COMMENT | Disruptive behaviour at public forums or events is totally inappropriate and unacceptable as it interferes with the functions and flow of the events. The disruptive behaviour includes, but are not limited to, demeaning conversations and communications, the use of profane or disrespectful language, cursing, yelling, screaming, shouting in anger, belittling, throwing objects at others, waving arms or fists, bullying and being intimidating.
At the workplace, interfering with the work of others, indulging in unnecessary and excessive casual chatting during working hours, deliberately interfering with production processes, holding unauthorised meetings on company premises, interrupting meetings, disturbing and/or preventing the process of investigation and participating in an illegal strike are examples of conducts which are totally unacceptable.
Being disrespectful to one’s superior, defying his authority, exhibiting outbursts of anger and frustration towards the company’s management, engaging in sarcastic communications with a hostile tone and sending angry or derogatory e-mails to the superior among others are conducts which constitute misconduct which could lead to disciplinary sanctions.
Apart from affecting the cordial relationship between the employee, his superior and co-workers, such behaviour may result in the delivery of poor service to clients and in certain instances, could even result in damage to the employer’s property.
Any disregard of the standard of behaviour which an employer has the right to expect of his employees can result in the employee’s dismissal from employment and this can be illustrated with reference to the following awards of the Industrial Court. In Aoba Technology (M) Sdn Bhd v Tan Kian Wooi (2007), the Industrial Court held that the claimant had acted disrespectfully towards the deputy general manager, who was his immediate superior, when he had slammed the dustbin in front of him.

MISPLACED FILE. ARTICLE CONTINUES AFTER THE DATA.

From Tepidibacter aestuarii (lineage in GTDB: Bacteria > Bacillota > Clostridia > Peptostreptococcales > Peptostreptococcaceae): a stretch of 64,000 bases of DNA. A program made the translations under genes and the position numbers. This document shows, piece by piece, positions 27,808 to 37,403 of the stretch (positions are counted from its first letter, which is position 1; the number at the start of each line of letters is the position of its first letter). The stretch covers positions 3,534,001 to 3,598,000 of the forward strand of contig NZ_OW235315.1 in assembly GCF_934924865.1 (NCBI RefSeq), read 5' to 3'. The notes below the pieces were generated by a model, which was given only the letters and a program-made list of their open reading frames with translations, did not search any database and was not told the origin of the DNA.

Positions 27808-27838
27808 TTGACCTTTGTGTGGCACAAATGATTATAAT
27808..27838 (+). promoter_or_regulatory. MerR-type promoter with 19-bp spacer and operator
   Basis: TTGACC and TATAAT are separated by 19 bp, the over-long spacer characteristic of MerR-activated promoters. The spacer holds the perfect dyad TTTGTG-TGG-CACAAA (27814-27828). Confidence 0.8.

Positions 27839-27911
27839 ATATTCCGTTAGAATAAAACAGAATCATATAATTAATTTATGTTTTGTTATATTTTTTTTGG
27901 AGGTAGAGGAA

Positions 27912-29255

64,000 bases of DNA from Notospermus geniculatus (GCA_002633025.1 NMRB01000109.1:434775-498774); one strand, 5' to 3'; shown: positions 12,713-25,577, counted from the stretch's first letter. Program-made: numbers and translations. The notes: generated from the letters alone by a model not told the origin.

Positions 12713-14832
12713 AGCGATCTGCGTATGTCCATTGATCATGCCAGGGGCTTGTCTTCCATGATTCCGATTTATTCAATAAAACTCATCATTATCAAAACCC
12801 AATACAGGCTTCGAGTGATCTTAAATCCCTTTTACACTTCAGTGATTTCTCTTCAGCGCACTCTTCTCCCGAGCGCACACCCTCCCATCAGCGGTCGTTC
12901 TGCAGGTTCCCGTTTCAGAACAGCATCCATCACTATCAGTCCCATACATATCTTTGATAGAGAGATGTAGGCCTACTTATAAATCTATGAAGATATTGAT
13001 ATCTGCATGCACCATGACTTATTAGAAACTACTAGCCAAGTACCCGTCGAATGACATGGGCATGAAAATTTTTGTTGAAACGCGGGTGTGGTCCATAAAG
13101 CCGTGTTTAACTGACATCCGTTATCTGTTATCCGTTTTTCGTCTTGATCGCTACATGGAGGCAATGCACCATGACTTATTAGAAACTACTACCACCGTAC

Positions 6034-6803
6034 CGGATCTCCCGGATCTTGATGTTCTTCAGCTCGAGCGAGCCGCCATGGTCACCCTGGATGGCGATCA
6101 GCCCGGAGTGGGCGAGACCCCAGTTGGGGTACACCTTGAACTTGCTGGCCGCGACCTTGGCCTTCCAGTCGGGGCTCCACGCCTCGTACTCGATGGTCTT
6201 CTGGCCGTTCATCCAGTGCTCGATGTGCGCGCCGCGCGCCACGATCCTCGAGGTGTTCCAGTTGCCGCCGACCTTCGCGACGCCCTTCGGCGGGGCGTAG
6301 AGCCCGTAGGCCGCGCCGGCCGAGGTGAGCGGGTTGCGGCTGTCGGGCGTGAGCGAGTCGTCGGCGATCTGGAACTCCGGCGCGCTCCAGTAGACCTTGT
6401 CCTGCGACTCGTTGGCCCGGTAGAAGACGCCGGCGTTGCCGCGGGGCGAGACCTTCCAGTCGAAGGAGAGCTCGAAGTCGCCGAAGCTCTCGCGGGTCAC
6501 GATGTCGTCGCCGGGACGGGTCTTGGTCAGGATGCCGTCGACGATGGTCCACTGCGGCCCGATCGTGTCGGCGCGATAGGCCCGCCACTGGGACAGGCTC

Again, in Vasuthevan A/L Sivagurunathan v Taiyo Resort (Kl) Berhad & Anor (2000), the appellant was found guilty of intentionally interrupting, disturbing and/or preventing the process of the investigation conducted by the management against him. Such behaviour according to the Industrial Court was unbecoming and had an effect on the cordial relationship between the superior and the co-workers.
In Harianto Effendy Zakaria & Ors v Mahkamah Perusahaan Malaysia & Anor (2011), in the process of picketing, the applicants who were the employees of the second respondent, had stood by the main entrance of the premises and created a nuisance by their unruly behaviour. They had not only obstructed the free passage of the customers into the premises but had also blown whistles and air horns. Their actions had brought the bank into disrepute amongst its customers and other employees.
It was held that the applicants had conducted themselves in a manner that had led to the disruption of the company’s business and operations and that it had also caused disrepute to the second respondent’s image as a premier financial institution in the country. The misconduct of the appellants’ had been serious enough to warrant their dismissals and their length of service and previous records of clean service could not assist them in mitigation against the harsh punishment.
Lastly, in Jong Siew Fah v Crystal Realty Sdn Bhd (2006), the claimant was alleged to have been rude towards her immediate supervisor by banging the table and slamming the door to demonstrate her rudeness. The Industrial Court held that “rudeness in a workplace is the highest form of disrespectful behaviour and disobedience which should not be tolerated by any employer.
The claimant’s rudeness has gone beyond tolerance as it is manifested by her banging the table and slamming the door to demonstrate her rudeness. By her misconduct, she has deemed herself to be a liability to her employer than being an asset, which is always an employer’s wish”.
It is noteworthy that whether or not the disruptive behaviour of the employee justifies dismissal, this will depend on several factors such as the nature and degree of the alleged misbehaviour; the position held by the employee and the effect on the confidential relationship between the parties, among others.
The punishment meted out against the employee has to be proportionate with the nature and gravity of the misconduct committed. In short, creating a nuisance at the workplace, interfering with the work of others, interrupting meetings or training sessions, participating in an illegal strike among others, are behaviour which no employer would tolerate.
Such inappropriate or unacceptable behaviour could lead to disciplinary sanctions up to and including dismissal from employment.
ASHGAR ALI ALI MOHAMED is a law professor at the International Islamic University Malaysia (IIUM).